Imperial City: Rome, Romans and Napoleon, 1796-1815
In 1798 the city of Rome was stirred from its slumber by the sudden arrival of the armies of the French Revolution. The Eternal City would never be the same again. The French oversaw the transformation of the city from the capital of the Papal States to a short-lived 'Jacobin' Roman Republic. This experiment was soon swept away and the city emerged from the ensuing years of chaos only to find itself absorbed into Imperial France. The Pope was exiled and Rome was set to be coaxed and bludgeoned into a capital city worthy of a new Empire. Against this historical backdrop Susan Vandiver Nicassio weaves together an absorbing social, cultural and political history of Rome during these two critical decades. Based on primary sources and incorporating two centuries of Italian, French, and international research, she reveals what life was like for the population of Rome in the age of Napoleon. Nicassio guides us through Napoleonic Rome, through its ruins and slums, its palaces and churches. We learn what Romans ate, drank, wore, and read; how they played and prayed (sometimes at the same time); and how they loved and married and died. We see the great festivals, from carnival to the Days of the Dead; the music, the art, dancing, songs and games; the random violence in public houses and intrigue in great houses. We experience life in this city of contradictions: its prisons, orphanages and hospitals the best that Europe could produce, its universities outdated, its economy a chronic disaster, its streets unimaginably filthy, its murder rate staggering and its police force among the worst in the world. Imperial City is a history of a unique city that allows us to observe a city and its people subjected to all the perils of revolution and counter-revolution, occupation and resistance. Susan Vandiver Nicassio is Associate Professor of History at the University of Louisiana at Lafayette. She is the author of Tosca's Rome and other studies of the culture and politics of the late eighteenth century.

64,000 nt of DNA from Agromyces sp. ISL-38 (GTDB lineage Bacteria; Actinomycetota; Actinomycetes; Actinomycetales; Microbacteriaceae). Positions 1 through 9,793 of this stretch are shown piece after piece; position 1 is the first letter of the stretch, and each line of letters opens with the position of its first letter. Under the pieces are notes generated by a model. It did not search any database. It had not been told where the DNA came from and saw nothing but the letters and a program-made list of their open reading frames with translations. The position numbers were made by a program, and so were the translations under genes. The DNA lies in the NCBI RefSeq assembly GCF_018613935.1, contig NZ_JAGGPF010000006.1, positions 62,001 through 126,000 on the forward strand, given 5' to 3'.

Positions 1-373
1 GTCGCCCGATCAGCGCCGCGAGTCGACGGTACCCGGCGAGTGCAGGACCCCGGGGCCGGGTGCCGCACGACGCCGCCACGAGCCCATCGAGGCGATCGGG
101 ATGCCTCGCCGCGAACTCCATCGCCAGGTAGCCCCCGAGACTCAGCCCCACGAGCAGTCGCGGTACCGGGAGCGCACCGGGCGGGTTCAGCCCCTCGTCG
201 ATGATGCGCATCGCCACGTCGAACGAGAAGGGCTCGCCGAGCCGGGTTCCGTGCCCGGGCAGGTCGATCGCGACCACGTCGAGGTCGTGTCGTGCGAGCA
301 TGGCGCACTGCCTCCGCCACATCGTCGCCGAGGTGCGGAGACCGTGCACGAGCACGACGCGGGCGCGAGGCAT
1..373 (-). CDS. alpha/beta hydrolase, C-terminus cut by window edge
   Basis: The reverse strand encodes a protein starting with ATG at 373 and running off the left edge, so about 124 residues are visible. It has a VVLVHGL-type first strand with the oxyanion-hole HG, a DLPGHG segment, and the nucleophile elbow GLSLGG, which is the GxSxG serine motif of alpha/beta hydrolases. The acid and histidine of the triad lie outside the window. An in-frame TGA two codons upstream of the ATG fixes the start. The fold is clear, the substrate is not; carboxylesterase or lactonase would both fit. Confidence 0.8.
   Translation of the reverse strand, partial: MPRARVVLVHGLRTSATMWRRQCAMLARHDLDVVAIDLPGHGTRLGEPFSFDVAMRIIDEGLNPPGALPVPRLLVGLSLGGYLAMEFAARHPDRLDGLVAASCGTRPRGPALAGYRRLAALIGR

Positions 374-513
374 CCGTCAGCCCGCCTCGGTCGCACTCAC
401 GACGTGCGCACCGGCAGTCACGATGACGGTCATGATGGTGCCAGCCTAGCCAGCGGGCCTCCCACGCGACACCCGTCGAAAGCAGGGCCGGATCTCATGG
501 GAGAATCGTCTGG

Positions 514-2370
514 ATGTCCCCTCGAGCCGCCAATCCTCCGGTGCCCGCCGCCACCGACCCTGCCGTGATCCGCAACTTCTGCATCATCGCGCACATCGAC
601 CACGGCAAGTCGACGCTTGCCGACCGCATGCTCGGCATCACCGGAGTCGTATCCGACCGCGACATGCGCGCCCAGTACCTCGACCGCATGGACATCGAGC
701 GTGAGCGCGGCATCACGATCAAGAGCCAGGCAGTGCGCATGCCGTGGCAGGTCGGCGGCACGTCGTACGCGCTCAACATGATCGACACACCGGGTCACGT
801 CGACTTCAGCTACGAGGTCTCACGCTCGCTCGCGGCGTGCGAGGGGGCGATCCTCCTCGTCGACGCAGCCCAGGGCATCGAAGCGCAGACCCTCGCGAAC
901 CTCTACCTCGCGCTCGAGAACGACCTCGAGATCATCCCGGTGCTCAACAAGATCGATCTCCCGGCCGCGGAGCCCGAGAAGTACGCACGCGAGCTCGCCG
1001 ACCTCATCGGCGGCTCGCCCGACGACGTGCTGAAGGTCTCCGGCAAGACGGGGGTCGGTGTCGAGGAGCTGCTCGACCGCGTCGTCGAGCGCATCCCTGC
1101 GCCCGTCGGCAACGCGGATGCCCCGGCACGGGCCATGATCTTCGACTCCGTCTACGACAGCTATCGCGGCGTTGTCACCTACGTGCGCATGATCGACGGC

15 pages matching Piazza Navona in this book
Results 1-3 of 15
What people are saying - Write a review
We haven't found any reviews in the usual places.
Urbe et Orbe The City and the World
11 other sections not shown
Other editions - View all
ancient Ara Coeli Archives arrived artists bajocchi bandits Bartolomeo Pinelli Benedetti bishops Bonaparte Borghese Braschi called Canova Cardinal Cardinal Fesch carnival Castel Sant'Angelo celebrations Church Civitavecchia classes clergy clerics clothing Coliseum confraternity Consulta Corso death district dowries dressed Eaton eighteenth century emperor empire famous father feast Fesch festival Fortunati France French gardens girls Holy honour hospital houses imperial included Italian Italy King lived lottery Madelin Madonna marriage married Miollis mother Murat Naples Napoleon nobility nobles oath Pacca palace papal government Paris parish Pasquino Patrizi Pauline Piazza Navona Pius VII police Ponte pope popular Porta del Popolo priests Prince prison Quirinal Quirinal palace religious reported republic revolutionary Roma Roman Roman republic Rome Santa Maria scudi sent Silvagni sort St Peter's St Peter's basilica streets theatres Tiber took Torlonia Tournon Trastevere Villa wine women wore young Zanazzo